Saturday, March 21, 2015

Reevaluating Reunification

Prior to our trip to South Korea, the topic of reunification was mentioned, but not emphasized. When we arrived in Seoul, that's all everything related back to. The National Assembly had a second chamber that currently stands empty with the idea that it will become the nation's Senate Chamber once South Korea reunifies with the north. North Korea supports South Korea in their "land" dispute with Japan because they firmly believe that in the future they will reunify (read: invade) with their neighbors and the islands will become theirs. South Korea is so convinced that they will reunify with North Korea that they built the Dorasan Train Station in the DMZ. This station is the last station on the South Korean side of the DMZ and was made with the intentions of connecting South Korea to North Korea. Initially I was shocked they had a Ministry of Reunification.

Honestly, I though South Korea was crazy and disillusioned. In my head I started referring to South Korea as Idealist Korea or Fantasist Korea. With just the base knowledge that I had, I wrote off reunification as a show piece for tourists or sweet nothtings the government was comforting separated families with. Reunification has been so deeply ingrained in to the minds of many South Koreans that they have started publishing maps that depict a unified Korea, Seoul as the capital, and no special status for Pyongyang.

 Here's an example:

Is it possible? Actually, there seems to be a silver lining. With a lot of planning and a lot of outside help, the Koreas stand some chance of reunifying. I do not know how reunification will actually come about, but it appears South Korea is planning for a peaceful reunification and for their government to be the ruling government. From what I've gathered, the government has money on reserve specifically for the day when they reunify with North Korea.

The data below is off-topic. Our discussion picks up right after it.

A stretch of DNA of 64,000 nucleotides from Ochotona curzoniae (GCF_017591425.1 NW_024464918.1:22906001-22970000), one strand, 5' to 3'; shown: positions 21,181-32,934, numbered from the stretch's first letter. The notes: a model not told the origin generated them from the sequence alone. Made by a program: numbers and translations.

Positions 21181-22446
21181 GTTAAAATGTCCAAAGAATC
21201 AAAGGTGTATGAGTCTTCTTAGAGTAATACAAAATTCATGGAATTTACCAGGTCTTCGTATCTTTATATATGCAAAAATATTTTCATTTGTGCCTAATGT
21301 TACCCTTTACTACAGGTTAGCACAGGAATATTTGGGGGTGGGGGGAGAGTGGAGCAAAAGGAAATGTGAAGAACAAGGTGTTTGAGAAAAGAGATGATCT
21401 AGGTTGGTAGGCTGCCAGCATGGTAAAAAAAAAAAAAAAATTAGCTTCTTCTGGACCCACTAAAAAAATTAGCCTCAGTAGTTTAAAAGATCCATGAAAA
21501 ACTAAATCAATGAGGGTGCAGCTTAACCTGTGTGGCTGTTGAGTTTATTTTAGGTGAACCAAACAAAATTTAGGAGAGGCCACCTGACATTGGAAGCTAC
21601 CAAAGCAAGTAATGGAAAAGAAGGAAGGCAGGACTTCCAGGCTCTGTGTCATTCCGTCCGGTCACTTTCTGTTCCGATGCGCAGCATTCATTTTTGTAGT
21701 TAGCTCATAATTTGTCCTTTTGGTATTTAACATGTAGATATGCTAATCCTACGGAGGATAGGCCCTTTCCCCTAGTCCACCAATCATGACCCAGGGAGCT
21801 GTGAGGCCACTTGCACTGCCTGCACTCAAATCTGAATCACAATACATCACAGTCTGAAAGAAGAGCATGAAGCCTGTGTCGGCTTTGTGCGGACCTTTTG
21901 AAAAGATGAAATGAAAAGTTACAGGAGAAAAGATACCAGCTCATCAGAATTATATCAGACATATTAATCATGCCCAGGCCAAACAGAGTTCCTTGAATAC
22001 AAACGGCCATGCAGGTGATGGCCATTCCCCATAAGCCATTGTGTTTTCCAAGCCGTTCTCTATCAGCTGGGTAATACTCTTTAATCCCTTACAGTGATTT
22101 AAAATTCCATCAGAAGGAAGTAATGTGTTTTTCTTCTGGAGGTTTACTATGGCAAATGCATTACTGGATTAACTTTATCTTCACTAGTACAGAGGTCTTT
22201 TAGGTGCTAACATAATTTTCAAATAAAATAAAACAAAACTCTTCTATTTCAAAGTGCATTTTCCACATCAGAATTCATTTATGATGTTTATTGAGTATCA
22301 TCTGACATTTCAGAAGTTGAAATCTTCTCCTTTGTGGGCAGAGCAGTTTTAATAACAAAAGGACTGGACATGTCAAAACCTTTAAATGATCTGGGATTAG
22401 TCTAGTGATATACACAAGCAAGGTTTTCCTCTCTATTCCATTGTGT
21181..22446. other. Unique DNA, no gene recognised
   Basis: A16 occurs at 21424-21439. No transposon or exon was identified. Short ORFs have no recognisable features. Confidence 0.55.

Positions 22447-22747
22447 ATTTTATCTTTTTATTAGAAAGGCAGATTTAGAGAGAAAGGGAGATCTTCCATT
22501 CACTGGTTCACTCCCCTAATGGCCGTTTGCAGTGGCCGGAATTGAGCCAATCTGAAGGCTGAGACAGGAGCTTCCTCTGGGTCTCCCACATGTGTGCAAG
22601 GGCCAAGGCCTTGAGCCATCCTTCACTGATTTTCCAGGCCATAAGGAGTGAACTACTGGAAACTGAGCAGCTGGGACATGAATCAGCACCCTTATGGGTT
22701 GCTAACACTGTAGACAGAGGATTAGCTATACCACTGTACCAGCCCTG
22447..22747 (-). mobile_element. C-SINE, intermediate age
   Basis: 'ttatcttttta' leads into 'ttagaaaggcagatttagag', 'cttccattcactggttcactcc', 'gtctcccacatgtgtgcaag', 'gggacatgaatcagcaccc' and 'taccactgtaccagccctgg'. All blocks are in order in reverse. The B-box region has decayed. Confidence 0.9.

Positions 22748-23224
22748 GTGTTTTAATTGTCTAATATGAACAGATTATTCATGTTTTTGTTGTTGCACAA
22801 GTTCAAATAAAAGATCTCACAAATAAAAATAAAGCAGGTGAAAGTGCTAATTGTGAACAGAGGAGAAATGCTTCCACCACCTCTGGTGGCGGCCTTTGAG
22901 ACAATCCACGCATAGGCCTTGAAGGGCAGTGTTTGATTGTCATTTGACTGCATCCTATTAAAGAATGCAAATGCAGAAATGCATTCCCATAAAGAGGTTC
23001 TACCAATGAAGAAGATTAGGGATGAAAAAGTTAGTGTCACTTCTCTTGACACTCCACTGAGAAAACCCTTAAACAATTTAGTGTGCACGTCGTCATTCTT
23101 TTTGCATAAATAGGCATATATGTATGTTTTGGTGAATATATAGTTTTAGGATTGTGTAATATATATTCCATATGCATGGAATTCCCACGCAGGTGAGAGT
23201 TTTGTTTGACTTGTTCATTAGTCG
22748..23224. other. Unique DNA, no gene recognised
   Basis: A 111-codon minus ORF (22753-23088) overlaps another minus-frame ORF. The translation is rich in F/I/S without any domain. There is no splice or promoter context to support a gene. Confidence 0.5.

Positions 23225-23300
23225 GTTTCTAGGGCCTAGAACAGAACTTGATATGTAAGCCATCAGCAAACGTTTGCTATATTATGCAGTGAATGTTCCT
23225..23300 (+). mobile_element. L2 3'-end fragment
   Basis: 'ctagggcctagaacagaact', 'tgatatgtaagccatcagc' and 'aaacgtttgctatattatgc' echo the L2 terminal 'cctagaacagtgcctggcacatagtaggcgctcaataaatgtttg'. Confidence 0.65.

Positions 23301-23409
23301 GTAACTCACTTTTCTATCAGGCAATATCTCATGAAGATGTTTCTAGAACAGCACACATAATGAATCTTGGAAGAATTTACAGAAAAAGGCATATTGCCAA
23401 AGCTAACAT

However, I firmly believe that South Korea's idea of reunification is not going to be warmly received by the people of North Korea. Despite the fact that people are fleeing from North Korea in search of a better, safer, happier life, the majority of North Koreans will follow Kim Jong Un and his leadership until the end, as will the military (which is South Korea's biggest obstacles). Even if the government of North Korea were to collapse and South Korea were there to pick up the pieces, there would be some violent resistance because of North Korea's (successful) negative portals of South Korea.

On top of the people's push back, South Korea has the uphill battle of assimilating the North Koreans in to South Korean Society. Just changing from a communist government to a democratic government with an open market is going to be a huge challenge. Teaching them how to function in a market economy, attempting to bring them up to speed with the South Korean economy and technology is going to make their heads spin. This kind of transition also takes time. Another roadblock for reunification is language (surprisingly). According to an article Ashley found, North Korea's Korean and South Korea's Korean have become dialects of one another. South Koreans have started incorporating English words into their everyday language. In North Korea, however, English is forbidden so they have created Korean substitutes for those words.

Many wonderful things could come out of Korea Reunification. While presently I still see it as a fantasy, I see the possibility of it happening in a galaxy far far away.

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